Salvador and Gala Dalí: Modern Art's Most Famous Couples

As a new Barbican exhibition explores the role of artistic couples and muses, Luxury London discovers the tale of paint, passion and purgatory in the marriage of Salvador and Gala Dalí

“[Gala] was destined to be my Gradiva, the one who moves forward, my victory, my wife" - Salvador Dalí

Federico Garcia Lorca and Salvador Dali in Cadaques

If Salvador Dalí wanted to see his wife, then he needed to write a letter first. Seeking permission in such a formal way in order to see one’s own spouse may seem unusual, but Gala and Salvador’s marriage was, perhaps unsurprisingly, a deeply unconventional one, not least in terms of written invitations. Gala has long been considered an arch manipulator of her husband, but her role in the renowned surrealist painter’s life is slowly beginning to be seen in a different, less negative light.

Modern Couples, a new exhibition at the Barbican, delves into the creative and personal relationships of modern art’s biggest names and how they inspired one another’s work, from Dora Maar and Pablo Picasso to Frida Kahlo and Diego Rivera.

Gala’s influence on her husband’s art has long been apparent. From the early 1930s, Salvador signed his works with both their names. “It is mostly with your blood, Gala, that I paint my pictures”, he once stated. Salvador, however, was far from the first major artist who took this beguiling Russian, born Elena Ivanovna Diakonova, as a galvanising inspiration. Sickly during childhood, young Diakonova was sent to a Swiss sanatorium at the age of 17, where she met Paul Éluard, the French poet who became her first husband.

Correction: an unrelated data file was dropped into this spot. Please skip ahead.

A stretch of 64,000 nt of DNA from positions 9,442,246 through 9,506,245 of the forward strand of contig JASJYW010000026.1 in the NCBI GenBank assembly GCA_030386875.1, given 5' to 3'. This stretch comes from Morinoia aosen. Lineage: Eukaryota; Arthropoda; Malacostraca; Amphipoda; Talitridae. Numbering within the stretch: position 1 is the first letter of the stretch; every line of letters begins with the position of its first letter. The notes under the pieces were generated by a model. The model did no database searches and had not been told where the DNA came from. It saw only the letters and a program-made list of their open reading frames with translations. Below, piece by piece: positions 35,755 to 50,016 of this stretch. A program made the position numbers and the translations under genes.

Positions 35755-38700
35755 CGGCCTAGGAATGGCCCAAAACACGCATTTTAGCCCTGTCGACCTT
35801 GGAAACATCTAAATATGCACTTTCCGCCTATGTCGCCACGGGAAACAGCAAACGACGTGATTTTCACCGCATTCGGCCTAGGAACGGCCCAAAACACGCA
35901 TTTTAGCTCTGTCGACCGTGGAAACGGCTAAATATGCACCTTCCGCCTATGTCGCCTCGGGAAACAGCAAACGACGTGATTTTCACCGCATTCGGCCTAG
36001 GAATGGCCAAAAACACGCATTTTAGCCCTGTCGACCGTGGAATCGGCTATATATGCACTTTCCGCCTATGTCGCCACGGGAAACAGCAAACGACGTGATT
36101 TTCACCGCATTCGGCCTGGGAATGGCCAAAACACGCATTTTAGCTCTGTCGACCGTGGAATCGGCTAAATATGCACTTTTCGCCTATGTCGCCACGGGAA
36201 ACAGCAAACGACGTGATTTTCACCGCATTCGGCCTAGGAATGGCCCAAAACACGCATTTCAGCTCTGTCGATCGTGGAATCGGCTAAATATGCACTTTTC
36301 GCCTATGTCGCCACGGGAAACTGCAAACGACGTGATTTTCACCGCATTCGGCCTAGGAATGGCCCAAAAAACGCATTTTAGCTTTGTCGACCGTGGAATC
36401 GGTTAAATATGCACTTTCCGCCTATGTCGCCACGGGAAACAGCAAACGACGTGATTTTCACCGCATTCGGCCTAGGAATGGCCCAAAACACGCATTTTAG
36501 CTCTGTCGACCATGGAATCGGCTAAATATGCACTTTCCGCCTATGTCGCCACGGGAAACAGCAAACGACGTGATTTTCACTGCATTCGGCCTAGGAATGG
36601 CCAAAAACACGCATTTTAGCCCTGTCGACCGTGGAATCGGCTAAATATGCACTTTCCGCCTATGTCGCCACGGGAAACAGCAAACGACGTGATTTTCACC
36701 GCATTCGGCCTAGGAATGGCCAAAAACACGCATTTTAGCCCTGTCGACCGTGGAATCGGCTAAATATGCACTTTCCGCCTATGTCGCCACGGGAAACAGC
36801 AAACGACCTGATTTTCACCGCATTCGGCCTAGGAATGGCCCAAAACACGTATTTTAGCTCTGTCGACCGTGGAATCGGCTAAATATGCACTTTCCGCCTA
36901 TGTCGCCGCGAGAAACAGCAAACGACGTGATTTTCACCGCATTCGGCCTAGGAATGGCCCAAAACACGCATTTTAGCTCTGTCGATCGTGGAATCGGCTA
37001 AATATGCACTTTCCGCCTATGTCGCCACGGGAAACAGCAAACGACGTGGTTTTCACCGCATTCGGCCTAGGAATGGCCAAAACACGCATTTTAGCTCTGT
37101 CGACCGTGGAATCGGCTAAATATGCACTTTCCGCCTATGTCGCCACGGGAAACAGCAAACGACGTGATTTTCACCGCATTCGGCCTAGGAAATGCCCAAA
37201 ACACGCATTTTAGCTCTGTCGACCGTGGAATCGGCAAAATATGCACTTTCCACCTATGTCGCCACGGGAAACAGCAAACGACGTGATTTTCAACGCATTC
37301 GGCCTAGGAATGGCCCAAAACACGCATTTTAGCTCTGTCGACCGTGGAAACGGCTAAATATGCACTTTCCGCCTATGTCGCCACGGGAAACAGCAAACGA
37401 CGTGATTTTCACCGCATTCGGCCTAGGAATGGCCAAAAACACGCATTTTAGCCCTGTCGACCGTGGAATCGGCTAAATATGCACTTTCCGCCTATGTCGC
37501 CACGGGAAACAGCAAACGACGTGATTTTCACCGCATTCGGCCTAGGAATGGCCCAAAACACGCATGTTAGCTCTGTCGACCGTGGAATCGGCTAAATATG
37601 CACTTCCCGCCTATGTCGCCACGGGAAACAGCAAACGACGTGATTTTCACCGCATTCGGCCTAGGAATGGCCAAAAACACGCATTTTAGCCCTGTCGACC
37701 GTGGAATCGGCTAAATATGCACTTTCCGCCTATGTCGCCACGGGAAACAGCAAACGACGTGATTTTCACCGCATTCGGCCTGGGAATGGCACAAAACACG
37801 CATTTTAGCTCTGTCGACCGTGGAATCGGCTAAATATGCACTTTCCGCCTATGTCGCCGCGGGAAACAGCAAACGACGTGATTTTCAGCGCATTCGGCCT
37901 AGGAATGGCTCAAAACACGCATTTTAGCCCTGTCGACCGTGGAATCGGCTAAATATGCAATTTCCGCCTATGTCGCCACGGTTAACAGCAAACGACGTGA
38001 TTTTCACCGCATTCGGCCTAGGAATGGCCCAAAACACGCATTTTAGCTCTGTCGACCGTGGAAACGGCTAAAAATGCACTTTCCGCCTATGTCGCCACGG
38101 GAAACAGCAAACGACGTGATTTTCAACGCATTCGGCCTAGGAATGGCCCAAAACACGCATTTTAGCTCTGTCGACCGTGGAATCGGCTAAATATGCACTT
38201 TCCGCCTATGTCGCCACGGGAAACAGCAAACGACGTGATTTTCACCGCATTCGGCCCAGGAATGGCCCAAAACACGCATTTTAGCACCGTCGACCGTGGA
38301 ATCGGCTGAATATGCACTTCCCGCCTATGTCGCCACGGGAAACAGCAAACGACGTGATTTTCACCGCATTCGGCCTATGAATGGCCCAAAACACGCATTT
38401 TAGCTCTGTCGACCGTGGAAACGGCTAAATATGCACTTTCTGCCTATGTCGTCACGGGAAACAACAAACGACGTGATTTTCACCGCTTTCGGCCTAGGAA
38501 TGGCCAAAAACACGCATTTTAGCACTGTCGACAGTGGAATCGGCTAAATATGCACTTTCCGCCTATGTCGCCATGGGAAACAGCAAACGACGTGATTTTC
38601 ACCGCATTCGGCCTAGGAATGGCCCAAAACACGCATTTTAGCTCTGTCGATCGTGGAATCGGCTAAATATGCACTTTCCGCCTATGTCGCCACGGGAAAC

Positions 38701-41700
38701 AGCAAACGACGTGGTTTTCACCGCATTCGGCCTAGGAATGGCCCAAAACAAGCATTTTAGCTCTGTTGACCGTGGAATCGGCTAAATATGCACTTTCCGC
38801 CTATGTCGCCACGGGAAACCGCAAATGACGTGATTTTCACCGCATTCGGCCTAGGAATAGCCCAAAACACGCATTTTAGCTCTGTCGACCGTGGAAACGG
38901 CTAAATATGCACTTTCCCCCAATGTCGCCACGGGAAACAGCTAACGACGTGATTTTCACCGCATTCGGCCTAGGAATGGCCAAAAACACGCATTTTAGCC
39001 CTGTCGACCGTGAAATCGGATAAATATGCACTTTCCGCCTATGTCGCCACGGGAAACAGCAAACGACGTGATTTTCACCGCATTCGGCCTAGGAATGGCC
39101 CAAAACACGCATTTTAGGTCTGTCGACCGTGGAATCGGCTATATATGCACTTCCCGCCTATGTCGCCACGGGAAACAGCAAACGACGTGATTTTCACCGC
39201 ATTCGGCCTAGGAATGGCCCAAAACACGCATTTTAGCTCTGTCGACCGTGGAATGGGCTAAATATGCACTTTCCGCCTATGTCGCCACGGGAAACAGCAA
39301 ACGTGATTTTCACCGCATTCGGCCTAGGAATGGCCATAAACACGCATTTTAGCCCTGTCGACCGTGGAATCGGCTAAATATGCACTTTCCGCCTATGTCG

Pablo Picasso, Portrait de femme,1938, Courtesy of Centre Pompidou, Paris

Living in Paris at the end of the First World War, the young Russian wife became immersed in the surrealist movement in which Paul, through works such as Répétitions, was a starring founder member. Her role was far from that of dutiful spouse, however, and she began an affair with Éluard’s friend and fellow surrealist artist Max Ernst, prompting Paul to run away to Saigon rather than confront the two lovers.

She brought him back to Europe, but the reunion was brief. It was in 1929, while the couple were on holiday in the Spanish town of Cadaqués and visiting the impressive, but still fairly unknown, Salvador, that their marriage broke down. “She was destined to be my Gradiva, the one who moves forward, my victory, my wife,” Salvador later wrote.

Frida Kahlo, Le Venadita (little deer), 1946, Photo Nathan Keay, © MCA Chicago

It is here that the reputation of Gala as a snobbish parasite begins to take shape. Stories of her reading tarot cards to determine her husband’s success, rumours of monstrous ego-driven temper tantrums and of a personality defined by money-grabbing shallowness all abounded during her lifetime, and have remained long after her death.

Yet there are holes in this narrative. Gala left her bohemian Parisian life for a fisherman’s house in Catalonia with an artist who was languishing in obscurity; hardly the choice of a woman fixated by material wealth. Also, her canny and adept skills as unofficial publicist and agent to Salvador impressed other artists immensely, to the point where Giorgio de Chirico, the Italian painter, asked her to become his agent, too.

Winifred Nicholson, Jake and Kate on the Isle of Wight, 1931, National Galleries of Scotland

Global success came to Salvador not long after their marriage. Mastering the art of the deal in terms of gaining huge sums for her husband’s works, Gala appeared in hundreds of Salvador’s paintings, often depicted as a deeply erotic, Madonna-like figure, such as the sprawling nude in Dream Caused by the Flight of a Bee Around a Pomegranate a Second Before Awakening, from 1944.